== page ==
Strength in numbers

In July I'll be at this year's Australian Historical Association conference, which is being hosted in Ballarat by Federation University Australia. I'm pushing my aerial theatre project along with a talk entitled 'The RAF versus the Wottnotts: Hendon's imaginary wars, 1920-1937':

The Royal Air Force (RAF) Pageants held between 1920 and 1937 at Hendon in north London were an annual series of air shows, in which large formations of military aircraft put on impressive displays of aerobatics and formation flying. These pageants were hugely popular among all classes, being witnessed each year by hundreds of thousands directly and millions more indirectly through newsreels and the press. Each pageant climaxed with an elaborate set piece in which a battle scenario with an imaginary enemy was acted out, for the entertainment and edification of the spectators. The enemies varied according to international context and the RAF's institutional interests: thinly-disguised Germans and Soviets, Arab tribes, modern-day pirates, and more abstract and industrialised targets. Paying close attention to these scenarios therefore reveals something of the RAF's conception of its own role in a environment constantly changing due to technology and politics. It reveals even more about what its leaders wanted the British public, and the world more generally, to understand about its role at a time when the lessons of the last war were being applied to the preparations for the next one.

But wait -- there's more! I'm speaking as part of a panel on the theme of 'Airmindedness: cultures of aviation'. Also on the panel are: Steve Campbell-Wright, speaking on 'The Role of Place in Remembering: Point Cook’s part in the Nation’s Identity'; Leigh Edmonds, on 'Gleaming modernity comes to Australia'; and Peter Hobbins, on 'Safer in the air? Australian apprehensions of aviation disasters'. I've never been part of a conference panel before; it's a great opportunity to make the case to the Australian historical community that aviation history is both interesting and important. Ad astra!

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6 thoughts on “Strength in numbers

  1. It is a community I need to join! Is your Hendon piece based on the work you did over here last time? Would like to have a read at some point.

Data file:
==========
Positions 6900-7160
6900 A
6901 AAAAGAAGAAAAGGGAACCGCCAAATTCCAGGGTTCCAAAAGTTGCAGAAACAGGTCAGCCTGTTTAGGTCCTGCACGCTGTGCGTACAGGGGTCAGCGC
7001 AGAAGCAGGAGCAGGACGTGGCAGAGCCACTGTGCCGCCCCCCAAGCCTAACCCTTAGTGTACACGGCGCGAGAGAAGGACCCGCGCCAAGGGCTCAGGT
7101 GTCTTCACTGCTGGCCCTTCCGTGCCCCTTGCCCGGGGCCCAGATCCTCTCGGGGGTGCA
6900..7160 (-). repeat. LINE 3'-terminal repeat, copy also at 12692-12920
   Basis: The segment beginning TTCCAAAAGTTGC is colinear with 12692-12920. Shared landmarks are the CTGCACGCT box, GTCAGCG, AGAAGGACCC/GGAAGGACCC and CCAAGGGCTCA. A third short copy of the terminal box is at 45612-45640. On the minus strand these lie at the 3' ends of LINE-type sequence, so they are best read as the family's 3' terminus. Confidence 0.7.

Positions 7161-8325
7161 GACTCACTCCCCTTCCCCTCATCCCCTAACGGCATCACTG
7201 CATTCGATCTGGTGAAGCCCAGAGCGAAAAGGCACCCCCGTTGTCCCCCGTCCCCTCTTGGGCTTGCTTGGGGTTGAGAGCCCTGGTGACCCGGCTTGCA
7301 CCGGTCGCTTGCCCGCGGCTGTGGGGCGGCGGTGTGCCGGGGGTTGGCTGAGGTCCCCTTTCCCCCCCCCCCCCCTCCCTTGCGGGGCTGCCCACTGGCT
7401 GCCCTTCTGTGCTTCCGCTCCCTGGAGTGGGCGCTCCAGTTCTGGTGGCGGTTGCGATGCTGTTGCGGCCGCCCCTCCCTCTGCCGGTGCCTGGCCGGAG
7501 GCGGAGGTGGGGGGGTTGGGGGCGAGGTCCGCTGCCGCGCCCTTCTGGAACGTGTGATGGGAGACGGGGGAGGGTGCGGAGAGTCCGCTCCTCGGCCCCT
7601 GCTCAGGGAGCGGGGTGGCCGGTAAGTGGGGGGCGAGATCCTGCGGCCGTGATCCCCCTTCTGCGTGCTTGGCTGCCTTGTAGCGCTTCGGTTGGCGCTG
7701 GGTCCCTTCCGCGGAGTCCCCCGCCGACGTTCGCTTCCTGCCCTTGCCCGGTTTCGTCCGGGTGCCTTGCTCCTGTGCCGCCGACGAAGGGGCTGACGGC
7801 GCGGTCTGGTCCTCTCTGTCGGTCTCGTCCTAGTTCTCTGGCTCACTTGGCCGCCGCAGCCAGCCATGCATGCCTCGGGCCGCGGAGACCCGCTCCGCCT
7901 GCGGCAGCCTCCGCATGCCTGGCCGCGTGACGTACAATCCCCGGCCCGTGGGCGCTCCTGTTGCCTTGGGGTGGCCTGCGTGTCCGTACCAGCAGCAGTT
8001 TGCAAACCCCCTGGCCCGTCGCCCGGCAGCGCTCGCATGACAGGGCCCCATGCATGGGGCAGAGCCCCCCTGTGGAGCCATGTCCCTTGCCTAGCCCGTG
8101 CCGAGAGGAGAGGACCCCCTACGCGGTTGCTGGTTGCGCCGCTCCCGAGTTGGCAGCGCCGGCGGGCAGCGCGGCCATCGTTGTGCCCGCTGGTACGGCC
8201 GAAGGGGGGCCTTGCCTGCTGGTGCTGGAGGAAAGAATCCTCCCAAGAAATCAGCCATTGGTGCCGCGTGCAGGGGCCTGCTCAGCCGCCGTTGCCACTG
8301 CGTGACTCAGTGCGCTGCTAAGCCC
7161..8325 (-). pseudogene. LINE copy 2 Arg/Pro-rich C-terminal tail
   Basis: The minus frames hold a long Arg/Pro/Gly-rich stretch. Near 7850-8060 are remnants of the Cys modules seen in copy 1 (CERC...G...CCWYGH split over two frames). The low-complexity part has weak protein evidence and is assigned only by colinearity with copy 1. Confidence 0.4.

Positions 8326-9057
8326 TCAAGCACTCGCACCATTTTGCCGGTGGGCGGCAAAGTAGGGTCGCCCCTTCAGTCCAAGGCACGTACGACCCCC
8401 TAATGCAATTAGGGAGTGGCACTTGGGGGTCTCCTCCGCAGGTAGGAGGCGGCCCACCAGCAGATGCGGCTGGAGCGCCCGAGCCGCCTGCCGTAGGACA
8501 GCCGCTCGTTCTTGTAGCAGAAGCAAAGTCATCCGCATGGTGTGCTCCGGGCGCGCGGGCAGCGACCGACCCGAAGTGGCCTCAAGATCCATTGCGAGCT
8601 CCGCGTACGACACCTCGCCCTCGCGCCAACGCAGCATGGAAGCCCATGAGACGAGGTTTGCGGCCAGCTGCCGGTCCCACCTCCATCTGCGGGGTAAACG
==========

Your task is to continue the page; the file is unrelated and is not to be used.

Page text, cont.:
2. Post author

    No, it will be basically be about the media view, I guess. I've yet to do any serious archival research on Hendon (but I still have the printout of the RAFM's holdings you got for me, thanks!)

    Thanks! I was tempted to refer to a colleague's paper as 'the Scottish article' the other day, but thought better of it...

  3. Neil Datson

    Good stuff, Brett.

    Will the papers be freely available after the event? If not, any chance of forwarding your talk - I can't see myself getting to Ballarat somehow! I'm especially interested in information behind the last sentence in your abstract:

    It reveals even more about what its leaders wanted the British public, and the world more generally, to understand about its role at a time when the lessons of the last war were being applied to the preparations for the next one.

    According to George K Williams, Biplanes and Bombsights, section AI6B of the Air Ministry was initiated as early as March 1918 specifically in order to promote the RAF and airmindedness generally, with a somewhat chilling hint that the historical record should be 'corrected' so that the right lessons would be drawn from it. To what extent was the publicity operation run continuously from the Armistice through to the late 1930s?

  4. Post author

    Don't get too excited by the promises I make in conference abstracts -- they're half advertising (to get people to come), half aspirational (to get me to do the work). There may or may not be any written paper; I'm trying to get back into the habit of giving more formal presentations, but as my last effort shows, with limited success. But I am planning to write some sort of article on Hendon later in the year.

    I don't think much is known about the Air Ministry's publicity before 1939 (a fair bit has been written on wartime film production, bits and pieces on Bomber Command and the press, and there's Garry Campion's work on the image/memory of the Battle of Britain). The major exception that I know of is in relation to the RAF Display: David Omissi wrote a chapter on it in John M. McKenzie, ed., Popular Imperialism and the Military, 1850-1950 (1992). (Which rather leads to the question of what I hope to achieve!) I don't have it to hand but as I recall the organisational effort for Hendon was quite impressive; for example there was a permanent office devoted to it which ran the whole year round, only closing for a few weeks over summer after the Display had been put on. So that suggests that there was some kind of continuous propaganda plan; but I'm not sure if that was organised alongside Hendon or whether it was more ad hoc than that. Something to look out for!

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